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Local Emergency Planning Committees

​If you're having a hazardous materials emergency, call 911 now.

A Brief History

After two major chemical releases impacted more than half a million people, President Ronald Reagan signed into law the Superfund Amendments Reauthorization, known as SARA, on Oct. 17, 1986.

Title III of SARA is the Emergency Planning and Community Right-to-Know Act. It mandates and places full responsibility on the state, tribal, and local agencies to prepare for, respond to, and protect the community from chemical accidents.

To implement this, the commonwealth of Pennsylvania enacted the Hazardous Material Emergency Planning and Response Act, or Act 165. Among other things, Act 165 designates each of Pennsylvania's 67 counties as a local emergency planning district; this requires them to have a local emergency planning committee.

Planning Facilities

A facility is designated a "planning facility" if its on-hand quantities of chemicals designated as extremely hazardous substances exceed the threshold planning quantity on the Environmental Protection Agency's List of Lists.

More than 3,600 planning facilities have been identified in Pennsylvania, and more than 97 percent of required plans have been reviewed by PEMA and have been found to provide adequately for the health and safety of the public.

In addition to chemical facility planning, Act 165 allows for the county to leverage the experience and expertise of its emergency planning committee members to perform all-hazard planning for things like tornadoes, flooding, and hurricanes. This all-hazard approach ensures that each planning district can create plans to protect their communities.


Local emergency planning committee members are appointed by the director of PEMA from a list of nominees that is submitted by the governing body of the county.

At a minimum, each committee must include one person from each of these categories:

State/Local Officials​Commissioner, sheriff, county clerk, attorney, mayor, state representative, state emergency management, or environmental agency official
​Law Enforcement
​Police officers, police chief, sheriff, deputies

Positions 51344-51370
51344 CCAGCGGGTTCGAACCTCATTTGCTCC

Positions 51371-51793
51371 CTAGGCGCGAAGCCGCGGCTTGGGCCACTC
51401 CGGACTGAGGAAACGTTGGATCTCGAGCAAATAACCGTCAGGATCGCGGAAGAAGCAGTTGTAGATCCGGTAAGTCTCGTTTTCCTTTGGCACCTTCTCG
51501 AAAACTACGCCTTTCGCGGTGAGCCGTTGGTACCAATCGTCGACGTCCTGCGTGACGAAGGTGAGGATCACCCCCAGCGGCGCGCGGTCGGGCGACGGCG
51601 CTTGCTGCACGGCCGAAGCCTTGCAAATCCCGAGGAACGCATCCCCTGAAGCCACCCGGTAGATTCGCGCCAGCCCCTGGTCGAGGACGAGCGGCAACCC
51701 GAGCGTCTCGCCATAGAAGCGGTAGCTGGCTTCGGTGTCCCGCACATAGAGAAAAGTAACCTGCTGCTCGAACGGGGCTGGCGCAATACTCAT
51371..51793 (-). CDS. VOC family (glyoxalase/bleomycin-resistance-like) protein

First Responders
​Fire chief, firefighters
Emergency Management
​Emergency preparedness coordinator, emergency coordinators for businesses
​County health department, doctors, mental health hospital, hospital administrator/director, poison control center
Broadcast/Communications Media 
​Newspaper, website developers, public information, RACES, ham radio clubs, local weather reporters
Print Media
Daily or weekly newspaper editors, reporters, trade journal editors/reporters​
Emergency Medical Services
​Director of county ambulance, EMS technicians
​Highway department, school bus director, airport authority, tracking company, transit
Local Environmental Groups
​County extension office, environmental groups [such as Sierra Club, conservation groups, Audubon Society], school environmental program director
Community Groups
​Red Cross, Salvation Army, special needs groups, animal shelters, ministerial alliance, chamber of commerce, garden club, Rotary club, Kiwanis, Lions Club, groups focused on environmental justice issues
Facility Owners/Operators
​Any representative from a facility using or storing hazardous materials in the county
​Residents, homeowners association, ministers, school administrators, science teachers

Roles and Responsibilities

Activities of a local planning committee are coordinated by the State Emergency Response Commission. In Pennsylvania, the day-to-day activities of the commission are handled by PEMA as its primary agent.

Planning committees and the State Emergency Response Commission have four primary responsibilities:

    1. Prepare emergency plans to protect the public from chemical accidents.
    2. Establish warning and evacuation procedures for the public.
    3. Collect information used in the preparation of annual reports about the release of toxic chemicals.
    4. Provide local governments and the public with information about hazardous chemicals and accidental releases in their communities.

Planning for Success

The Emergency Planning and Community Right-to-Know Act establishes emergency planning committees as a local forum to talk about HAZMAT, chemical safety, and emergency planning. Planning committees also provide local governments and the public with information about chemical hazards in their communities. 

The success and effectiveness of a planning committee depends on the commitment of its members. The unique skills that each member brings is crucial to the planning process.

Membership of a planning committee is not restricted to people in the chemical industry or in emergency services. Community advocates are needed to ensure that the committee is aware of special circumstances and the needs of specific communities.